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Question of the Month: October 09

burning questionEnglishClub members ask many interesting questions about learning English. The EC team will feature one of your “burning questions” each month. A burning question is one that you really, really want an answer to. Please help us answer the question by adding your own suggestions in the comment section.

Question: I want to practise speaking with native speakers, but I’m nervous and I don’t know what to say. Do you have any advice for me?

Answer: Yes! I hear this question so often. My first question is, are you in a foreign country? If yes, this should be easy! Talk to people at bus stops, in grocery store line ups, in doctor’s offices, and in coffee shops. If no, try to visit places where foreigners frequently travel. Believe that you will find English speakers to chat with and you will.

Here are 10 tips:

  1. Relax and smile. You will not get a grade for your conversation. Don’t think too hard about what to say next. Be a good listener, and enjoy the moment.
  2. Learn the native speaker’s name and ask if you are pronouncing it correctly. Find a way to remember this name, such as thinking of a famous person with this name or using a word association (Jen with the jewellery or Ben with the beard). You can even ask the native speaker to spell his or her name out for you (write it invisibly on your hand). When the conversation is over use the person’s name. “Thanks for chatting, Jen.” OR “It was great to meet you Ben.”
  3. Ask about the other person’s day or their weekend. People like to talk about themselves. I always ask my kids this question after school: “What was the best part of your day?”
    You could also ask:
    “Did anything exciting happen today/this week?”
    “How was your weekend?”
    Then, describe something memorable or funny about your day or week.
    “You’ll never guess what happened to me…”
  4. Discuss a current event. It’s a good idea to stay on top of the world news!
    You can use these starters:
    “Did you know…”
    “Did you hear…”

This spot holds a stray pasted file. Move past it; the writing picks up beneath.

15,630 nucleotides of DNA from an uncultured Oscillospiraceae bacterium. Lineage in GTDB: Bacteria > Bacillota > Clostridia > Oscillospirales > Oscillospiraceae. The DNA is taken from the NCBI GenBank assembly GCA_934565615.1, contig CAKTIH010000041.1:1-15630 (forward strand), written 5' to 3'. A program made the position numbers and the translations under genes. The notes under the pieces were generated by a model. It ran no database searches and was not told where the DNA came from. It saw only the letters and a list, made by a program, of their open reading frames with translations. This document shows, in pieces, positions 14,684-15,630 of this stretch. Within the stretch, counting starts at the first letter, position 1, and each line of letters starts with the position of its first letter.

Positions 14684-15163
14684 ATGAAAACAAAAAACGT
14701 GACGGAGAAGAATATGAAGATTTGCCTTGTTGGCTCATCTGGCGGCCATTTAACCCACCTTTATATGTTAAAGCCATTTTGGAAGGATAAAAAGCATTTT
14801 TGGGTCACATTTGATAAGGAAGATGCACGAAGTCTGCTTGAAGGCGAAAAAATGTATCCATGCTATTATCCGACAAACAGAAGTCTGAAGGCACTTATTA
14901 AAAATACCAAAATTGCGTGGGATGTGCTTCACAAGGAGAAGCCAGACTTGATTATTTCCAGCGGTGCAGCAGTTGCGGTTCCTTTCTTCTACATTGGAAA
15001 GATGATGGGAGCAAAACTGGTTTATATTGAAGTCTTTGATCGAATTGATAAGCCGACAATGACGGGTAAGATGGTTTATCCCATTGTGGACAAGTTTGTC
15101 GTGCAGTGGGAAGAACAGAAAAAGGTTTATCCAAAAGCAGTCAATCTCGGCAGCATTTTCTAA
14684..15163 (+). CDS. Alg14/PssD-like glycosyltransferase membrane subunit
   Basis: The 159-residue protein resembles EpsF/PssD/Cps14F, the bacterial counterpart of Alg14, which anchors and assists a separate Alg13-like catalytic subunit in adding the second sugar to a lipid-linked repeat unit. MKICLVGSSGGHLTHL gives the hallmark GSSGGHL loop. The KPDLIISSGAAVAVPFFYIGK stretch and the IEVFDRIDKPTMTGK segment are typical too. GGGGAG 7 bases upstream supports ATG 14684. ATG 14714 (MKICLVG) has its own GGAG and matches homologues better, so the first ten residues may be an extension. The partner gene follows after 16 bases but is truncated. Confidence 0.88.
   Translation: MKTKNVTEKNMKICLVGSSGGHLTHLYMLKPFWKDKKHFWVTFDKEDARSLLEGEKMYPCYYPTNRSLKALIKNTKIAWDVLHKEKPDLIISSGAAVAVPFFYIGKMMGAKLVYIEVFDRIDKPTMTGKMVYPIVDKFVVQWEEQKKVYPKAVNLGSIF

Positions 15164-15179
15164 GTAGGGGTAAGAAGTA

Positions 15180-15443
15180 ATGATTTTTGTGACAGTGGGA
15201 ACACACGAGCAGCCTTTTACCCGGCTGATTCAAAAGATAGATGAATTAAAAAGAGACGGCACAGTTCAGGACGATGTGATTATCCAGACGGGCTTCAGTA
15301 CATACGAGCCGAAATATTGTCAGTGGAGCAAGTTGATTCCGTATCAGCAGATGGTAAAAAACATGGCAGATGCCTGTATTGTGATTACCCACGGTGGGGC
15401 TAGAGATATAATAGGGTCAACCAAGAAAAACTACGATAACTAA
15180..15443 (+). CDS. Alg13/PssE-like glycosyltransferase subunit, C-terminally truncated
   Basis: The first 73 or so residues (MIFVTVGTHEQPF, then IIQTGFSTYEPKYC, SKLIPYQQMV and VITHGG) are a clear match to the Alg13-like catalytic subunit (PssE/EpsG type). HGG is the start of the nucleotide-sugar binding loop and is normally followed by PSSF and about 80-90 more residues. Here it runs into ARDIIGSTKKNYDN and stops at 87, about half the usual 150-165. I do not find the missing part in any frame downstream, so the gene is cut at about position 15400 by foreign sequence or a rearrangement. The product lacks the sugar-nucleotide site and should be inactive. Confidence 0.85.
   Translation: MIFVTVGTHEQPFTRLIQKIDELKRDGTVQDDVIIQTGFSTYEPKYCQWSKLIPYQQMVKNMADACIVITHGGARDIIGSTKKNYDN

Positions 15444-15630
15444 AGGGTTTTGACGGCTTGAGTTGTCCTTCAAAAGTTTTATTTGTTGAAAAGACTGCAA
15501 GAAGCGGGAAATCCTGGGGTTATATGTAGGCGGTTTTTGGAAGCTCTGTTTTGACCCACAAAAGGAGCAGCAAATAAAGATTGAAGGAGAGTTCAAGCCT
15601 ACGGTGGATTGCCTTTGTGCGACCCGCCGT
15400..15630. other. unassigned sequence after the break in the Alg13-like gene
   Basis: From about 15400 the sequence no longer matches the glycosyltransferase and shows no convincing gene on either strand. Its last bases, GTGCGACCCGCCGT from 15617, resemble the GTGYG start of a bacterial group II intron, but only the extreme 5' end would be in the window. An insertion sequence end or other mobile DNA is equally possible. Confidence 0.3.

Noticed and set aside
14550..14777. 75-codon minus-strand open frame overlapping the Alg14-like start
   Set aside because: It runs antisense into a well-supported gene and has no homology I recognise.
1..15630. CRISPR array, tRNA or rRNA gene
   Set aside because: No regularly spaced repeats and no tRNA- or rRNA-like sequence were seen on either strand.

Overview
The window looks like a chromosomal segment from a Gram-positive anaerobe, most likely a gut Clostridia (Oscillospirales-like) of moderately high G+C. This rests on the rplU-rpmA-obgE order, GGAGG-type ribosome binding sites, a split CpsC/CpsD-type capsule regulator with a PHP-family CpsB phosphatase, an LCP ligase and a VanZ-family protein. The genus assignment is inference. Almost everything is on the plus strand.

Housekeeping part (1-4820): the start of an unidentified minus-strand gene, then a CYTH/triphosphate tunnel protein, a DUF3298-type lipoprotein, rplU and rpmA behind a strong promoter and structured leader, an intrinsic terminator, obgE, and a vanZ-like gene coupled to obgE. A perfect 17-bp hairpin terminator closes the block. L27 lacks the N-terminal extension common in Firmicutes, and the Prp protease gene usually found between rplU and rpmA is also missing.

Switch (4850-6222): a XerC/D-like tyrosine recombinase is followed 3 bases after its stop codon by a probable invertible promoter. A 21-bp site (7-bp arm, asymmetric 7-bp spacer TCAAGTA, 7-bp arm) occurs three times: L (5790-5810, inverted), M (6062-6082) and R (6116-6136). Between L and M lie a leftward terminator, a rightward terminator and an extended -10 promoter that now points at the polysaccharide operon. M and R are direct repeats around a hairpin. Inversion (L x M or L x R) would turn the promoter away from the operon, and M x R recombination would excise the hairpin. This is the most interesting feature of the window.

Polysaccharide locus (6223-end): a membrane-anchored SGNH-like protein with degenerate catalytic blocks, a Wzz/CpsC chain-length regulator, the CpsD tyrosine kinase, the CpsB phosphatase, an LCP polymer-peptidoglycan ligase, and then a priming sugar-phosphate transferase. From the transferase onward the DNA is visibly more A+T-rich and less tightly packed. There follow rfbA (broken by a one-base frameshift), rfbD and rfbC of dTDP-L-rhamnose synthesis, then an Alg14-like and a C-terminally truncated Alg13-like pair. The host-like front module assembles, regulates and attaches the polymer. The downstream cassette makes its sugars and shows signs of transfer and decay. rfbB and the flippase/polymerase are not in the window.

“I just heard…”
    “I just read…”
    “Is it true…?”

    For example:
    “Did you hear about the bus strike?”
    “I just read that the recession is officially over.”
    “Is it true that gas prices are going up again?”

  5. Discuss your surroundings. Is there something worth discussing nearby (art on the wall, music in the background, children playing)? Try to find something positive. Nobody wants to talk to a complainer.
    For example:
    “The garden is so nice, isn’t it? I wonder who takes care of it.”
    “I can’t believe how many buses stop here. Is it always like this?”
    “I can’t believe how many students live around here.”
    “There sure are a lot of dogs here. Do you have a pet?”
  6. Discuss travel. Tell the person where you are from and ask if he or she has been there. This could lead to a conversation about travel.
    For example:
    “Where have you travelled?”
    “Where would you like to travel?”
    “Have you ever been to…?”
    “You should go to …” (offer reasons why this is a good place to travel)
    “Have you lived here all your life?”
  7. Ask for advice.
    For example:
    “What is there to do around here?”
    “Where is a good place to eat/have a coffee?”
    “Is there anywhere to go swimming in this town?”
    “I like to watch English movies. Can you recommend a good one?”
  8. Ask about the native speaker’s interests (and share your own). If possible, try to find a common interest, such as movies, television shows, or sports.
    For example:
    “What do you get up to in your spare time?”
    “Don’t laugh but…I’m into reality TV shows these days.”
    “Do you play any sports?”
  9. Ask your own burning question about English.
    For example:
    “Can I ask you a question about English? I often hear people at the coffee shop say ‘double double’. What does that mean?”
    “You said you were ‘crazy busy’ this week. What exactly does that mean?”
  10. If all else fails…talk about the weather.

Here are some Conversation Starters. These will help you strike up a conversation in many different places, such as at the bus stop, or in a line-up.

Written by Tara Benwell for EnglishClub | October 2009
Tara Benwell is a Canadian freelance writer and editor who specializes in materials and articles for the ELT industry.

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